On November 29, 2010: “Two attacks target leading Iranian nuclear scientists on the same day. Majid Shahriari, a key member of Iran’s Atomic Energy Agency, is killed in Tehran by a limpet bomb attached to his car. His colleague Fereydoon Abbasi Davani is also targeted by a bomb attached to his car, but escapes.” The car was parked in front of the Shahid Beheshti University in Tehran where both men worked as professors.
On July 23, 2011: “Gunmen shoot dead Dariush Rezaei-Nejad, a senior scientist who is reportedly associated with the defense ministry, and wound his wife as they waited for their child outside a Tehran kindergarten.”
On January 11, 2012 — the same day that Ahmadinejad traveled from Nicaragua to Cuba to give a conference at the University of Havana — scientist Mostafa Ahmadi Roshan, “a deputy director at the Natanz nuclear enrichment facility, is killed in a car bomb blast outside the [Allameh Tabatabai] University in east Tehran.” As in previous years “Iran once again accused the United States and Israel.”
The killings represent a systematic and selective slaughter of brilliant Iranian scientists. I have read articles by known Israeli sympathizers who write about crimes carried out by Israeli intelligence services in cooperation with the United States and NATO as if they were the most normal occurrence.
At the same time, Moscow news agencies report that “Russia warned that in Syria a similar scenario is developing as to that in Libya, and added that this time the attack will be launched from neighboring Turkey.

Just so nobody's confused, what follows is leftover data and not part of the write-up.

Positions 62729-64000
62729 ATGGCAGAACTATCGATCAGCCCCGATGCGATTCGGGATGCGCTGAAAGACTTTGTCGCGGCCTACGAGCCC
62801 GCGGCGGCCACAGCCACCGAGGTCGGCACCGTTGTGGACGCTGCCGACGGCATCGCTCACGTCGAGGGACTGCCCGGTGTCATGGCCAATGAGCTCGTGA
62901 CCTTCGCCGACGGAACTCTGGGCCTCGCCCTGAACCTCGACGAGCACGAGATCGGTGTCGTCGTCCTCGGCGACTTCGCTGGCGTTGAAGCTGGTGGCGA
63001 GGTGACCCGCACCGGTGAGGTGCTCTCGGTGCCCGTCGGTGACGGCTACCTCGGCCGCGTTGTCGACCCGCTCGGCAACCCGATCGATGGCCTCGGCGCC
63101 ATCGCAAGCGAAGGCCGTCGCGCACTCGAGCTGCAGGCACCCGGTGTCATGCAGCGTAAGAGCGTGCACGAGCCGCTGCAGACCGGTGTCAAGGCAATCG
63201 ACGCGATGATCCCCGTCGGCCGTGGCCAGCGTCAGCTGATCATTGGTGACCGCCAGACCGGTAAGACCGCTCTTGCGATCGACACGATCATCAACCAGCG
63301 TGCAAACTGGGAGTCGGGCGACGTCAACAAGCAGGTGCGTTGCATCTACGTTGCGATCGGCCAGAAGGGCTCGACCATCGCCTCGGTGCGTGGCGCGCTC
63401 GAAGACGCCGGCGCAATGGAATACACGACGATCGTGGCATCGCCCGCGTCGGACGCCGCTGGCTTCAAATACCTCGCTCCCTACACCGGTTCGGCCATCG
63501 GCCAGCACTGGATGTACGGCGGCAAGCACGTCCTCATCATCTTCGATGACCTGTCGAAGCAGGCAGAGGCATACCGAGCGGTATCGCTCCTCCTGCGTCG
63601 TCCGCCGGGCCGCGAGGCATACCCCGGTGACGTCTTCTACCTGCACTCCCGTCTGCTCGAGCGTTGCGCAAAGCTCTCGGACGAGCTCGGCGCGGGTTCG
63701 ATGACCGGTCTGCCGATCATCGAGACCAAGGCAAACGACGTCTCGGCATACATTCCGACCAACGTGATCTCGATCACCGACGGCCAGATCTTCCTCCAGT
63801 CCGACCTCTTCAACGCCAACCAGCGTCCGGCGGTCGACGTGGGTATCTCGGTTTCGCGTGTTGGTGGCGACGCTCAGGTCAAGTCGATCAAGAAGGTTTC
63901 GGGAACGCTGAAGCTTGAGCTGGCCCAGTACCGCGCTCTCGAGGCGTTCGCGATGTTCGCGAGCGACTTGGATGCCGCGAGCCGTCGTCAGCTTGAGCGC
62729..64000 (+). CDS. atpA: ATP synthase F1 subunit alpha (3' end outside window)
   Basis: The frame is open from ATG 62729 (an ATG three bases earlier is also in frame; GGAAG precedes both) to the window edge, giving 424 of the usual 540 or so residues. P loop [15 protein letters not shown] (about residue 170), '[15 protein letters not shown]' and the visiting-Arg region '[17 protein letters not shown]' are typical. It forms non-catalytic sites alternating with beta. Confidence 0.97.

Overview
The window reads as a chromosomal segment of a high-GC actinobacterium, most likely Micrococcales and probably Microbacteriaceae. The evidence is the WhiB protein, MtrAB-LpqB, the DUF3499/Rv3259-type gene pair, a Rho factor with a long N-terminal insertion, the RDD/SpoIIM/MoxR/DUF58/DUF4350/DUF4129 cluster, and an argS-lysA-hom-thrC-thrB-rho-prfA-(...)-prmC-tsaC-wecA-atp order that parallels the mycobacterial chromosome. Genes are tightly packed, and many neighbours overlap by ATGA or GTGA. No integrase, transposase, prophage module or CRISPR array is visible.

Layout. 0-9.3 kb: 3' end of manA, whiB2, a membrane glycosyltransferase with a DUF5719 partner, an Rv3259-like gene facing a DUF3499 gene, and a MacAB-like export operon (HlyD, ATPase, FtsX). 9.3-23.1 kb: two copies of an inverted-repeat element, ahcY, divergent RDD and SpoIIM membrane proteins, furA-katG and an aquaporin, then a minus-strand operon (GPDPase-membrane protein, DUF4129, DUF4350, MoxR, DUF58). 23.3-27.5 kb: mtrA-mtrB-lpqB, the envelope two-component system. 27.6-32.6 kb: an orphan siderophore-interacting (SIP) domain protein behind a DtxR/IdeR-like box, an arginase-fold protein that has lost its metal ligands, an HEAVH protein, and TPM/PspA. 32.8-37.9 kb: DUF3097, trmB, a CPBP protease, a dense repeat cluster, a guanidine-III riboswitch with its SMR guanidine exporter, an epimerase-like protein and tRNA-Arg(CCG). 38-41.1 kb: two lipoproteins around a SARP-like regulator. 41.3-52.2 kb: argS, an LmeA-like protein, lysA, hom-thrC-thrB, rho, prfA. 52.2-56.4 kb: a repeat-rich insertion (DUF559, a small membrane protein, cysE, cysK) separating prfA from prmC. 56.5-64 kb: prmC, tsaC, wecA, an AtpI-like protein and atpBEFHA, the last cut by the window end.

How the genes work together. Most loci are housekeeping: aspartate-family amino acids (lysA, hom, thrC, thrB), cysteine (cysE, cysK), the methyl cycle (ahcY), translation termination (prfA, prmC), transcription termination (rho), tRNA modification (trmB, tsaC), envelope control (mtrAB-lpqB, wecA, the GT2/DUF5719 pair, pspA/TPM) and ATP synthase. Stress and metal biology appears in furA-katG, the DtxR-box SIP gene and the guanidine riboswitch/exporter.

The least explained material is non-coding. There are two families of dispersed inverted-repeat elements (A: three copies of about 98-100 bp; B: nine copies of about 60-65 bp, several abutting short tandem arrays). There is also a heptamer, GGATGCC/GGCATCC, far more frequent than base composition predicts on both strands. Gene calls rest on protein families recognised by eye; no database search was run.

“The secretary of the Russian Security Council, Nikolai Patrushev, said the West wants to “punish Damascus not as much for repressing the opposition, but because it is unwilling to sever ties with Tehran.”
“NATO members and some Persian Gulf states, operating according to the Libya scenario, intend to move from indirect intervention in Syrian affairs to direct military intervention….This time the main strikes forces will not be provided by France, the U.K. or Italy, but possibly by neighboring Turkey.”
“Washington and Ankara are now assumed to be negotiating a “no-fly” zone over Syria, where Syrian armed insurgents can be trained and concentrated, added Patrushev.”
News is not only coming out of Iran and the Middle East, but also from other parts of Central Asia near the Middle East. These reports show the great complexity of the problems that can arise from this dangerous region.
The United States has been led by its contradictory and absurd imperial policy to get involved in serious problems in countries such as Pakistan, whose borders with Afghanistan were drawn up by the colonialists without taking into account culture or ethnicities.
In Afghanistan, which defended its independence against English colonialism for centuries, drug production has multiplied in the wake of the Yankee invasion. Meanwhile, European soldiers, supported by drone airplanes and armed with sophisticated US weapons, carry out deplorable massacres that increase the people’s hatred and ward off any possibilities of peace. All this and other dirty actions are also reported by Western news agencies…
“WASHINGTON, January 12, 2012 — US Secretary of Defense Leon Panetta called the actions of four U.S. marines who urinated on corpses in Afghanistan ‘utterly deplorable.’ The video of the act was circulated in the Internet.”‘I have seen the footage, and I find the behavior depicted in it utterly deplorable,’
“‘This conduct is entirely inappropriate for members of the United States military and does not reflect the standards of values our armed forces are sworn to uphold.'”